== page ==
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old_kaw wrote:

weeZee wrote:

old_kaw wrote:

weeZee wrote: OK, and when the sense wire is connected, this voltage is reduced?
The photo posted last week displayed a lower value, with the sense wire connected can you confirm that this value remained below about 14.3 for idle and 4k?


The only lower value than 13.7 volts was when the amp meter showed 0.0 amps, meaning the engine was off. There is a caption above every photo telling the test conditions. Reading comprehension is a good thing.


What I'm asking is simply whether you have a photo showing the voltage coming out of the RR with the sense wire disconnected and the bike at around 4k rpm.
Apologies if I've missed this in the thread, but there appears to be a lot of heat and light. Perhaps you can assist.


If you read post #804427 (again?) , I already posted this info once today. It is posted about 7 comments back. You can see the wire disconnected from the relay on my fluke meter.

It's probably about time for you to dig out your meter and try this testing on your bike. See it first hand.


Well the reason I'm taxing you with queries about your setup is because I have a modern MOSFET RR on my bike and cannot experiment.
I'm trying to estimate the voltage drop from your RR o/p to guess whether it outputs a voltage roughly within spec.
The voltage should rise with RPM, then stabilise at a value. Based on those values I can get a rough idea of what the voltage comparator circuit looks like.

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Do you really need a special rectifier/regulator for Lithium Batteries? 23 May 2019 13:57 #804455

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dpivas7 wrote:

SWest wrote: LAST TRY

SWest wrote: Do you really need a special rectifier/regulator for Lithium Batteries?


To answer the question I potsed directly to the best of my understanding:

Based on some info from this thread, talking to people I work with, as well as talking to the people at Rick's Motorsports (where I bought my special R/R), it seems like it is highly recommended to use a special R/R as lithium batteries (Li-ion & LiFe-Po) more sensitive to voltage fluctuations than normal lead-acid batteries. This has to do with the way the batteries are constructed - which I do not understand but makes sense in a way. When a lithium battery is fully charged, it likes to operate at a reduced voltage for some reason. This also makes the battery last longer.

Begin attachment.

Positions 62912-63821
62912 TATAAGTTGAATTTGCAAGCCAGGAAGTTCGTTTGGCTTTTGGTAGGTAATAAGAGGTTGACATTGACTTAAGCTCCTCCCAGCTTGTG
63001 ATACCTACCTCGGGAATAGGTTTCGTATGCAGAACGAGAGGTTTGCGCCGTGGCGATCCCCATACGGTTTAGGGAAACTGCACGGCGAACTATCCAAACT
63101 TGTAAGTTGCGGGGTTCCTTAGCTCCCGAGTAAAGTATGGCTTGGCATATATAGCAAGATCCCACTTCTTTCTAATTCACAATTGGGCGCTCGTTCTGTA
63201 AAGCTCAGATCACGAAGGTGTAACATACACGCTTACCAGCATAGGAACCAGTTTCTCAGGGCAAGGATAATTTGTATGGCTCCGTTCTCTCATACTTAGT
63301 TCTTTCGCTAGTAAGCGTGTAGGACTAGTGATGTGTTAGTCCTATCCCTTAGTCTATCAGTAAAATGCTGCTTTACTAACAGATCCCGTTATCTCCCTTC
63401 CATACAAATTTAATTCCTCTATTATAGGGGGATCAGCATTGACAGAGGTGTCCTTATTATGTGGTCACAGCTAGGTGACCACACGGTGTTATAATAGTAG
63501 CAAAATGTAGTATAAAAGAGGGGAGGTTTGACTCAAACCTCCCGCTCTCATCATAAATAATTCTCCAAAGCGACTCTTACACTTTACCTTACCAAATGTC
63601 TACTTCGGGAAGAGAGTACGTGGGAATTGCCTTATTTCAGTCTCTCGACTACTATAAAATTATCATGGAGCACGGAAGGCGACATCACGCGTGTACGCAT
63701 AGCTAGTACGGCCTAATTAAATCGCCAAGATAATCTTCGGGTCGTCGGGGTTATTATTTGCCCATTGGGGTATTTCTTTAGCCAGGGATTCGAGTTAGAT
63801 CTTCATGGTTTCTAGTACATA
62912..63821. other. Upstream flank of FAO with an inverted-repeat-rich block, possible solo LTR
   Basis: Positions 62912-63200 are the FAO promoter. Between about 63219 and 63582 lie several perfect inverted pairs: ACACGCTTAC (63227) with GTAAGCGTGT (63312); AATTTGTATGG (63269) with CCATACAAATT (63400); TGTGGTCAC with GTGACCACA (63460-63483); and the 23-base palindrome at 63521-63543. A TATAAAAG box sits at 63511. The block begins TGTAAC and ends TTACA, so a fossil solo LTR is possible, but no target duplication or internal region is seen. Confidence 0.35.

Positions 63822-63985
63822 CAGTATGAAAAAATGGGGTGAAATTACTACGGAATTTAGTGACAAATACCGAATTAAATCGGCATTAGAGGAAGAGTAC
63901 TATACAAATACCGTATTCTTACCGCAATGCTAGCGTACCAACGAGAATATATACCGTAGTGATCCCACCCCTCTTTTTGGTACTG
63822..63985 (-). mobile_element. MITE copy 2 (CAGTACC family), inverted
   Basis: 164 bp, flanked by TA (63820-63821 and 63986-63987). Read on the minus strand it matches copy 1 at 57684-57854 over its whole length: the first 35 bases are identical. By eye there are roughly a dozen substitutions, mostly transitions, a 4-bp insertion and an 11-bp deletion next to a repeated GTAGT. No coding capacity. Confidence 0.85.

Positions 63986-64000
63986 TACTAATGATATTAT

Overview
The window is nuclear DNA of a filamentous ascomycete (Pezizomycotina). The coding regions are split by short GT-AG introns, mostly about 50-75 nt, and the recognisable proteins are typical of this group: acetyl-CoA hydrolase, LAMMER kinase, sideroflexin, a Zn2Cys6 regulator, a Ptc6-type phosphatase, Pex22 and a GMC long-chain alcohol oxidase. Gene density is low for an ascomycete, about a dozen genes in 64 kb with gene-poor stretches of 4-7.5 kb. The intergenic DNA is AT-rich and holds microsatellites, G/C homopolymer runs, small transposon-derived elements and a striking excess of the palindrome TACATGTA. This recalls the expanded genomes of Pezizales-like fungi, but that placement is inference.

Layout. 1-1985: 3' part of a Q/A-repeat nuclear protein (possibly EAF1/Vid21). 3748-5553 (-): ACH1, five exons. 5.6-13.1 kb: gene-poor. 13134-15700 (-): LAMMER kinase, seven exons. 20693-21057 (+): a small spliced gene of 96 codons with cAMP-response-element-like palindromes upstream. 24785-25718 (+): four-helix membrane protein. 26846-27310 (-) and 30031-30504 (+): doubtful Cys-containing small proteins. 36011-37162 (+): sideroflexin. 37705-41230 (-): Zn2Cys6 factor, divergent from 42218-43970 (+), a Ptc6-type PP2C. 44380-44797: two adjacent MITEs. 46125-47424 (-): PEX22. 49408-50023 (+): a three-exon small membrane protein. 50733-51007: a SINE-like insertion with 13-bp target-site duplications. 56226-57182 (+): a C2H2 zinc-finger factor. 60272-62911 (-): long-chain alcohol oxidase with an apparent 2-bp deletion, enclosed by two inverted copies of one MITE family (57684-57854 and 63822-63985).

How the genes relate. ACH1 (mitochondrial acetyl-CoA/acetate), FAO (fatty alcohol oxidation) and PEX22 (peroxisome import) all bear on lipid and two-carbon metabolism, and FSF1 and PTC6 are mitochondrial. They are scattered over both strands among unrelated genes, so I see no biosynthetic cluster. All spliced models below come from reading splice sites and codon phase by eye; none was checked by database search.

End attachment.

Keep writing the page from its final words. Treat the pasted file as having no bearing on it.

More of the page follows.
Lithium batteries also do not like to be overcharged which is why I was recommended the special R/R in the first place. If the generator from the motorcycle is "feeding" the battery too much energy, it overheats and goes ka-bloom (I think). The R/R I got from Rick's regulates the (input/output?.. I think input but not really sure) voltage to a max of like 14.2V or something like that because the battery I got likes to operate at around 13.7V (WILL CONFIRM when I get home).

However, it seems like there are some other workarounds you can do if you do not want to splurge for a special R/R which runs $100+. Mine was $125. Those workarounds seem to require a higher level understanding of electrical circuits that I, and probably most non-electricians or non-electrical engineers, do not have. I went the "safe" route and spent the money on the R/R to go with my LiFe-Po battery. I am finishing up my engine swap (waiting on some gaskets) and hope to get the bike started this weekend so I will update with what I learn about how it actually works.

If you don't feel like risking it, go with a traditional battery.


In penance for the distractions to this thread, I post some of the LiFePO4 recommendations that I have.
The batteries are apparently sensitive to excessive charging voltage, meaning that the average shunt/series RR is unsuited at a steady output of 14.4v or over.
The iron variant of the lithium battery (the Fe in LiFePO) is considered more forgiving of voltage spikes/ripple.
"Smart" chargers, particularly those with desulphating cycles (square wave pulses) are a no-no. But lithium batteries keep their charge if there's no drain.

It strikes me as odd that branded manufacturers would not put robust filters and control circuitry into the batteries themselves. Perhaps there is a weight/size penalty.

ricksmotorsportelectrics.com/blog/lithiu...-rectifierregulator/

www.rexs-speedshop.com/wp-content/upload...ed-to-Know-Facts.pdf

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Do you really need a special rectifier/regulator for Lithium Batteries? 23 May 2019 14:39 #804457

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I am runing a LiFePO4 battery on stock hardware (Z1B, separat rectifier/regulator ) with no sence wire for two year now with no probs.
If your Regulator has a sence wire use it, if not who cares.

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Do you really need a special rectifier/regulator for Lithium Batteries? 23 May 2019 15:10 #804458

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Mods feel free to delete this. I dunno why it is here, or what is going on in life.
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Do you really need a special rectifier/regulator for Lithium Batteries? 23 May 2019 15:19 #804460

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SWest wrote:
Do you really need a special rectifier/regulator for Lithium Batteries?


I my opinion,NO!